"A fair, comprehensive, pro-growth reform package matters more in this economy than ever before," said Woodbury in the press release.
The group statement argued the plan creates a pro-growth economic environment and encourages business in Maine by reducing the corporate tax rate to 7.5 percent and eliminates the estate tax.
Katz said, "If this were easy, it would have been done already. This debate will be a good test for the legislature. How far will our gaze extend? Will we see only as far as the next election, or will we have the vision to look out to the next generation."
The proposal, "An Act to Modernize and Simplify the Tax Code," will be referred to the Taxation committee in the coming days.
Not everyone embraced the proposal with open arms. Mike Tipping, communications director for the Maine People's Alliance, a progressive group, released a press release giving the plan mixed reviews.
"Up to this point, Republicans had tried to disguise some of the tax increases in Governor LePage's budget proposal by forcing towns to do the dirty work of increasing property taxes in order to deal with the elimination of revenue sharing," said Maine People's Alliance executive director Jesse Graham. "This new proposal does away with that fiction by recognizing what Maine people and town officials have been telling them: it's just not fair to make the poor and middle class pick up the tab for tax breaks for the wealthy through hikes in property taxes."
Unfortunately, while the new proposal does mitigate LePage's proposed property tax increases, it does so primarily by increasing the state sales tax, which is also inherently regressive, the alliance argued. The plan also contains an additional income tax cut that would primarily benefit the wealthy and eliminates the estate tax, which only affects a small number of millionaires each year, the group stated.
LePage has argued in the past that cities are not required to increase property taxes based on a lapse in revenue sharing, arguing that those are local decisions.
Another group took aim at the sales tax proposals. The income tax provision would be a hit with small business but raising and expanding the sales tax would be an unforced error, said the National Federation of Independent Business in a press release in response to the proposal to reform the tax system in Maine.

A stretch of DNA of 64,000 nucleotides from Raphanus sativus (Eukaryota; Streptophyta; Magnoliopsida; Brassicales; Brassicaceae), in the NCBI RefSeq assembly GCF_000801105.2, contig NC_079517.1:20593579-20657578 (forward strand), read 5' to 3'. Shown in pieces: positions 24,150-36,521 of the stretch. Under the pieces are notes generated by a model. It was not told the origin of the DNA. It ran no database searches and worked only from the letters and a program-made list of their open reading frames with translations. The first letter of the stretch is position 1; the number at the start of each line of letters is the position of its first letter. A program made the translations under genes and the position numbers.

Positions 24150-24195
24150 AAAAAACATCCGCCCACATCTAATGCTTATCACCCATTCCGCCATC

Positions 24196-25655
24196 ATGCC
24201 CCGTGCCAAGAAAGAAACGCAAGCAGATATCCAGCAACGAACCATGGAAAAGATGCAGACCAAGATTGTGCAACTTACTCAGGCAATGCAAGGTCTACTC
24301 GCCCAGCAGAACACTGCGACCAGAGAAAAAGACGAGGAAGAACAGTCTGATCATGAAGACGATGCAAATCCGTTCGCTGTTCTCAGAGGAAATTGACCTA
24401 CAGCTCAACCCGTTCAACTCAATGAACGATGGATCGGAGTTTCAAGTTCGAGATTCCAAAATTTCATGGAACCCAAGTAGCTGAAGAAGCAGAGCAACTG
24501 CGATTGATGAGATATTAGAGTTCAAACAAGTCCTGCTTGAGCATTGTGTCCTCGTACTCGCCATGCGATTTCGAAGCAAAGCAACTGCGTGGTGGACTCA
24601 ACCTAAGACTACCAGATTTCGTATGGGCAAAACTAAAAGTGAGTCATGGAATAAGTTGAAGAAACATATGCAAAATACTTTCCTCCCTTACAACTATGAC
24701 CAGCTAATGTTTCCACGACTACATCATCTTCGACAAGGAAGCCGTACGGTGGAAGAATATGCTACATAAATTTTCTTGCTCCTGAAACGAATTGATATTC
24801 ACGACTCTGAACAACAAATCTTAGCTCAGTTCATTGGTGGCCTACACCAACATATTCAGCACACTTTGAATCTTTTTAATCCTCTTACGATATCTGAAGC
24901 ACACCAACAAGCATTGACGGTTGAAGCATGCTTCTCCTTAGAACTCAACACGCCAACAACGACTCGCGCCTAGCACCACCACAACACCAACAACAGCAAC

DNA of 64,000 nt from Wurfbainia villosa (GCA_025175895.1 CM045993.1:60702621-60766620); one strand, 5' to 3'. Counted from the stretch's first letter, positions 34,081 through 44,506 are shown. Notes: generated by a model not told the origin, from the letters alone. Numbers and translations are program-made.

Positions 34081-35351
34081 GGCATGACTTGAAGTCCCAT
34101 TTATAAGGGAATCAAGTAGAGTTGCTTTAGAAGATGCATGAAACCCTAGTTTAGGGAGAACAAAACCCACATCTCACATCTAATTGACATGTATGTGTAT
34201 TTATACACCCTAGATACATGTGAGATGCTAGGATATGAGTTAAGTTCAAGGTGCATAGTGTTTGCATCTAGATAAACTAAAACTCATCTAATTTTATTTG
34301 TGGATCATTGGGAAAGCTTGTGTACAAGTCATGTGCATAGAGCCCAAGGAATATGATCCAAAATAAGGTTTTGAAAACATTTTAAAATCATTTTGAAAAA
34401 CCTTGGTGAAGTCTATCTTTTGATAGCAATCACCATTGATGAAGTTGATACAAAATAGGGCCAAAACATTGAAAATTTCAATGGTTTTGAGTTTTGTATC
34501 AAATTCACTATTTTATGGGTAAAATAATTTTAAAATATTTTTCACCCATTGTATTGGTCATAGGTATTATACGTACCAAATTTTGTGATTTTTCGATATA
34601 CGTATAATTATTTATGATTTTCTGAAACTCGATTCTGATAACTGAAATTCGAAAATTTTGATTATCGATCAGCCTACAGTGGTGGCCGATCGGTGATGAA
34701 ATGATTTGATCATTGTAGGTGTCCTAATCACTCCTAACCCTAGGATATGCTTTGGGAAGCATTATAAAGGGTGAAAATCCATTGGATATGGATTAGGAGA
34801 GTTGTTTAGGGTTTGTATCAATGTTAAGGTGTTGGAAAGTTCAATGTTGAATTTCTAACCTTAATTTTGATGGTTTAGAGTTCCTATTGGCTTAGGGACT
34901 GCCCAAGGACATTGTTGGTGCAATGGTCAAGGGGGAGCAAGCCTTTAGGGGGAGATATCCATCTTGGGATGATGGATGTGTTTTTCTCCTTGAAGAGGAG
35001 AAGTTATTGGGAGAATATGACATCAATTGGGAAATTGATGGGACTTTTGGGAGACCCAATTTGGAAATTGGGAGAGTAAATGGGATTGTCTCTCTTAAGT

"The income tax is a small business tax and we're encouraged that lawmakers are talking seriously about reducing that burden in order to boost our competitiveness," said NFIB State Director David Clough in the press release. "But we're puzzled by the proposal to expand the sales tax and increase other taxes as a way to make up the revenue. That would counteract the effect of lower income taxes and mitigate the effectiveness of the reform."
LePage recently issued a letter to municipal leaders, acknowledging in the letter the opposition many mayors, city managers and selectmen have against his budget plan, and admitting it is not a budget he enjoyed putting forward.
"The problem is there are only three large budget areas – education, welfare and revenue sharing," wrote Governor LePage. "We cannot cut $200 million from debt service — the state must pay its bills. The Judicial Branch costs $100 million — courts are already behind, and I will not cut them further. Other core state functions — State Police, Corrections, our Natural Resource agencies — have been cut to the bone to feed continued growth in education and welfare spending, and they cannot be cut further without reducing public safety or our future economy. That leaves only the three large pots of money, and I chose revenue sharing."
In the letter, the governor attached total general fund appropriations for Fiscal Year 2014-15, which shows the bulk of the budget — 44.8 percent — allocated to education. The Department of Health and Human Services uses 35.2 percent, and the remainder of state government accounts for 20 percent of general fund spending, he said.